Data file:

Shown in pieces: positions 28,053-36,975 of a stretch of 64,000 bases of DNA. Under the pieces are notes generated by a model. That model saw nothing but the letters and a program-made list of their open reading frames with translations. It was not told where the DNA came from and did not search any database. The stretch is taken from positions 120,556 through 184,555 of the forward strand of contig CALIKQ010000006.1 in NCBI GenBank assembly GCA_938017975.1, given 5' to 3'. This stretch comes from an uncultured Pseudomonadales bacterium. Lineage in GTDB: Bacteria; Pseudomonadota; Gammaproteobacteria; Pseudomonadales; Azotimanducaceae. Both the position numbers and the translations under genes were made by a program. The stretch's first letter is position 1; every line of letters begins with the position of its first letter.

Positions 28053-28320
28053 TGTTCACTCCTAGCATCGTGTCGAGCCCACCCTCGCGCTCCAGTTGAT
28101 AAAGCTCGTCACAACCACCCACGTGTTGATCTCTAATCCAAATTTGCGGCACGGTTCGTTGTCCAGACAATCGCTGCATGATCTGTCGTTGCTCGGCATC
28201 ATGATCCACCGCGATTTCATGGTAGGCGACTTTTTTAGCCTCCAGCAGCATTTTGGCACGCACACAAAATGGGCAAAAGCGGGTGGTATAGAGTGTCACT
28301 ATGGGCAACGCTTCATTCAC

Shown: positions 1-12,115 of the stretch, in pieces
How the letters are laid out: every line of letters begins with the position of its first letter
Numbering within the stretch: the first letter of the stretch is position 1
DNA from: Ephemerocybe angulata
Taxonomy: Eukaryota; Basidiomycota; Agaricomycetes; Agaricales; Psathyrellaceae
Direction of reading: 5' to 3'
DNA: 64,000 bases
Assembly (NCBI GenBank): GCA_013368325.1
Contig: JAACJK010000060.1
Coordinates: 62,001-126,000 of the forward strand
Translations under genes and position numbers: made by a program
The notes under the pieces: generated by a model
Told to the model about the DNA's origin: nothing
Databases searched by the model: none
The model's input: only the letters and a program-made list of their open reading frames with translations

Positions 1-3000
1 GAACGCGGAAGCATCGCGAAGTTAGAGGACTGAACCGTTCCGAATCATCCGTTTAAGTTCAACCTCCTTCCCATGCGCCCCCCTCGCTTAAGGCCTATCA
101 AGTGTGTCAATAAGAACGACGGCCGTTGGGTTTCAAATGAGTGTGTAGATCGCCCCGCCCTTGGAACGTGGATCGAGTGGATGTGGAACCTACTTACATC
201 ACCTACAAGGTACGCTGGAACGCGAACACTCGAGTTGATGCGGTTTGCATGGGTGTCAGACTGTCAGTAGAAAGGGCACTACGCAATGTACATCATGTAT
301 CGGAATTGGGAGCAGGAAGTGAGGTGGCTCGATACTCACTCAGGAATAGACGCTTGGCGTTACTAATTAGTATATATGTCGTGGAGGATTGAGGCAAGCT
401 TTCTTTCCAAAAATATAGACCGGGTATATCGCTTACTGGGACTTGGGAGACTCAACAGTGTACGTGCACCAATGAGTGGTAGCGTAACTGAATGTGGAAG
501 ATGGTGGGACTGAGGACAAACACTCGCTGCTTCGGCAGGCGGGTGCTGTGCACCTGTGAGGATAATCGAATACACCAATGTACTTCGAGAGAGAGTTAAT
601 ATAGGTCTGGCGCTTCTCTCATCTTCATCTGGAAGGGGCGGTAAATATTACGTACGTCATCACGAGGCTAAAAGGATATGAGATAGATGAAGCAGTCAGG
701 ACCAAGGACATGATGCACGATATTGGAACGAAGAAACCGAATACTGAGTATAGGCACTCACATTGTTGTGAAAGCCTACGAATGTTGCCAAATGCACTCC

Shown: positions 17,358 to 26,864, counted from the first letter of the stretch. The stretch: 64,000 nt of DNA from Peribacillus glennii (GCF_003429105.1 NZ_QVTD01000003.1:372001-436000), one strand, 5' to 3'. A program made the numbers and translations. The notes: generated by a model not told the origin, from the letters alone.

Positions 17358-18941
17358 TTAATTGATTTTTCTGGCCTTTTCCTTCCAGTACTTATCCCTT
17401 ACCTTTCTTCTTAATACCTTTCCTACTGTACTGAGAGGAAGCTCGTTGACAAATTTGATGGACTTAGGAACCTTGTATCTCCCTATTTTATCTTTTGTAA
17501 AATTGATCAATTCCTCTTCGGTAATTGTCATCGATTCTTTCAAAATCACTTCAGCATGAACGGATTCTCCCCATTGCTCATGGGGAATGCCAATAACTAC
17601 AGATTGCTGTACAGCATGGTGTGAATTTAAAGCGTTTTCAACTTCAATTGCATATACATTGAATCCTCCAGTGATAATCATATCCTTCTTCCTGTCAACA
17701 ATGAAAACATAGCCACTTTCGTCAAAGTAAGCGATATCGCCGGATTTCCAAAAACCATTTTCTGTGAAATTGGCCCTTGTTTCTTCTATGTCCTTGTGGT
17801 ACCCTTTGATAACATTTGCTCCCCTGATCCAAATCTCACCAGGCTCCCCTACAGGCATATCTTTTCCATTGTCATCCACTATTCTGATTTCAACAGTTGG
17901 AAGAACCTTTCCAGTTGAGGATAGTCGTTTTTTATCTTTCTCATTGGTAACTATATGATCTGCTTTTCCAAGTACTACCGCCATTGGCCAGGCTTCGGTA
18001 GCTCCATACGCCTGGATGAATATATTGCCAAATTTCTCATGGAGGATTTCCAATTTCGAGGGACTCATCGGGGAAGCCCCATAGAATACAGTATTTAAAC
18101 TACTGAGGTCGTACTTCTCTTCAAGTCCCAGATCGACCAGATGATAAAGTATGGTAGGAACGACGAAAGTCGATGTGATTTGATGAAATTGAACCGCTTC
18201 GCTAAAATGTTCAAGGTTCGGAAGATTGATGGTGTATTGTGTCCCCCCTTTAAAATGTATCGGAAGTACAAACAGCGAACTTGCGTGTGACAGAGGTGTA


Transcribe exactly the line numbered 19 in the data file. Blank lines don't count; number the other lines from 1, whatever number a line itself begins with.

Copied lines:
Told to the model about the DNA's origin: nothing